If you’ve ever been in a small programming shop just starting up with a single project, you may experience some difficult situations arising from uncertainty over project roles.
The principal of the shop probably had the idea for the software and the technical skills to convince some backers that his idea was feasible. Then he discovers he doesn’t have time to do everything that needs to be done. He hires over time, a designer or two, a developer or two, and as the product approaches market maybe a server administrator and a help desk coordinator. Because it’s an evolving small shop, everybody has glided into a set of tasks they perform, but newly identified tasks can be problems.
Coordination of work, ensuring that subtasks are completed so that contingent tasks can start on time, is obviously an important factor. Unfortunately—the natural decider—the principal, is probably being pulled into essential business decisions and customer contact.
Being a self-starter, he might assume all his team know what needs to be done and who is best at each task. That is not a good assumption. In general, staff will choose to do things they are comfortable with, which are often not the things that must be done. (see Limits of Perfection for a situation with similarities.)
The principal, to free up his own time for tasks he alone can handle, should designate one member of the team as the team lead. That person takes the deliverable timetable the principal provides and breaks it into tasks the team must perform to meet the timetable. The team lead needs to establish the links and order between tasks. He or she (I’ll use he from now on, since I’m a guy) works out with the team who is best suited to do individual tasks.
When a staff which use to pick its own work items is forced to organize, it can be difficult. A kickoff meeting where the principal publicly appoints the team lead, he presents the project task timeline, and the rest of the staff give their feedback to the entire group is nearly essential. Typically such a kickoff should be limited to ½ to 1 hour.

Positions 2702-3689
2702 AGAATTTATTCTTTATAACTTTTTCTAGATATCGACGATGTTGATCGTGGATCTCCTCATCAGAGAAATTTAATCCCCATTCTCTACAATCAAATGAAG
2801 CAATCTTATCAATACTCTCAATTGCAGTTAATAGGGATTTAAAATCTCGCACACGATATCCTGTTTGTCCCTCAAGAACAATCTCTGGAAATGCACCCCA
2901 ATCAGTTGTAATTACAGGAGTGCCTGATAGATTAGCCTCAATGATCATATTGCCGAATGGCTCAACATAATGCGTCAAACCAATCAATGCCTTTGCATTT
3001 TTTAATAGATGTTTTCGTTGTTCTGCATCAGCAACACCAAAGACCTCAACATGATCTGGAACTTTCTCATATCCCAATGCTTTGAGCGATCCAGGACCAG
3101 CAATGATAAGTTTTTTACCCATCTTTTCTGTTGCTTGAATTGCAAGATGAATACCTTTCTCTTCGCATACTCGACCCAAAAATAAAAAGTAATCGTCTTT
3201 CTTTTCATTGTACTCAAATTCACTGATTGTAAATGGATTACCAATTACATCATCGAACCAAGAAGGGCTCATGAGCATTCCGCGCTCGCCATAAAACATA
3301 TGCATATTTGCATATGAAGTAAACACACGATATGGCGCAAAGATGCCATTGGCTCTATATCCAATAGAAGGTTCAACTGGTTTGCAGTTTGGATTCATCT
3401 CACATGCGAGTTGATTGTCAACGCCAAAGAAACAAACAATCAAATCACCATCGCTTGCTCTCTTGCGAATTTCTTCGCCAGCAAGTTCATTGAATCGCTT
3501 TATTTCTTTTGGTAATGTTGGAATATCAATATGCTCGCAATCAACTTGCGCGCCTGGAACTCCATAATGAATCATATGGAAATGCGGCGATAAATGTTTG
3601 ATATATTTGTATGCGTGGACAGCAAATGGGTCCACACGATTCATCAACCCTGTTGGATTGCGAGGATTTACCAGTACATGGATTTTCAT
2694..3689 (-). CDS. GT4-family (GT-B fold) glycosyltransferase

After that, periodic meetings reviewing the status of tasks and contingencies, as well as inevitable changes, should be held and managed for length. The purpose of the meetings is to cover the points needed as quickly as possible. Meaning the team lead provides an agenda before the meeting—specific tasks that require status, alerts for changed requirements, open floor for comments should only be 5 or 10 minutes max. The team lead also needs to summarize the result of the meeting, for himself, the principal, and the staff. That includes at the report top—green, on target at current rate of progress for delivery date; yellow, something must change to make the date, identifying what is the problem and what is the suggested solution (more hours, shifted resources, whatever); and red, no way to make the date under the team lead’s control, i.e. with current staff, scope, and deadline, principal must decide which constraint can be changed.
Separation of Tasks
Just as in software projects, separation of functions among programs pays dividends, so does separation of tasks among programmers.
Features should be worked on in layers.
- Include or exclude decisions must be made by the principal
- Design, scope, and separation of functions should be made by team lead, or designer if the team luckily includes one
- Programming by the programmers
- System testing by testers or if none available, then by programmers who did not code that part of the system
- Help desk members should help with testing as well as critique documentation